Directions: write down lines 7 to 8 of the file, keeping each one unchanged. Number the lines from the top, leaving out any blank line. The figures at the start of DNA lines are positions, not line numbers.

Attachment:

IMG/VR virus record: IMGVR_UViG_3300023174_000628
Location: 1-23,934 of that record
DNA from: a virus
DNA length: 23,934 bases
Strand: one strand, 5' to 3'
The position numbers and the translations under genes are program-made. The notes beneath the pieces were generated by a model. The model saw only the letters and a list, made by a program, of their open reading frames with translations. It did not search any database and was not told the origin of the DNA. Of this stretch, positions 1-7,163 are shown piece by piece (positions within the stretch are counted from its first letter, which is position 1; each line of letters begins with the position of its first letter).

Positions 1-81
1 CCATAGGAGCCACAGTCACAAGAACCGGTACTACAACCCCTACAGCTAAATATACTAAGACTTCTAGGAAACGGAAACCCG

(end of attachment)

Positions 1-81
1 CCATAGGAGCCACAGTCACAAGAACCGGTACTACAACCCCTACAGCTAAATATACTAAGACTTCTAGGAAACGGAAACCCG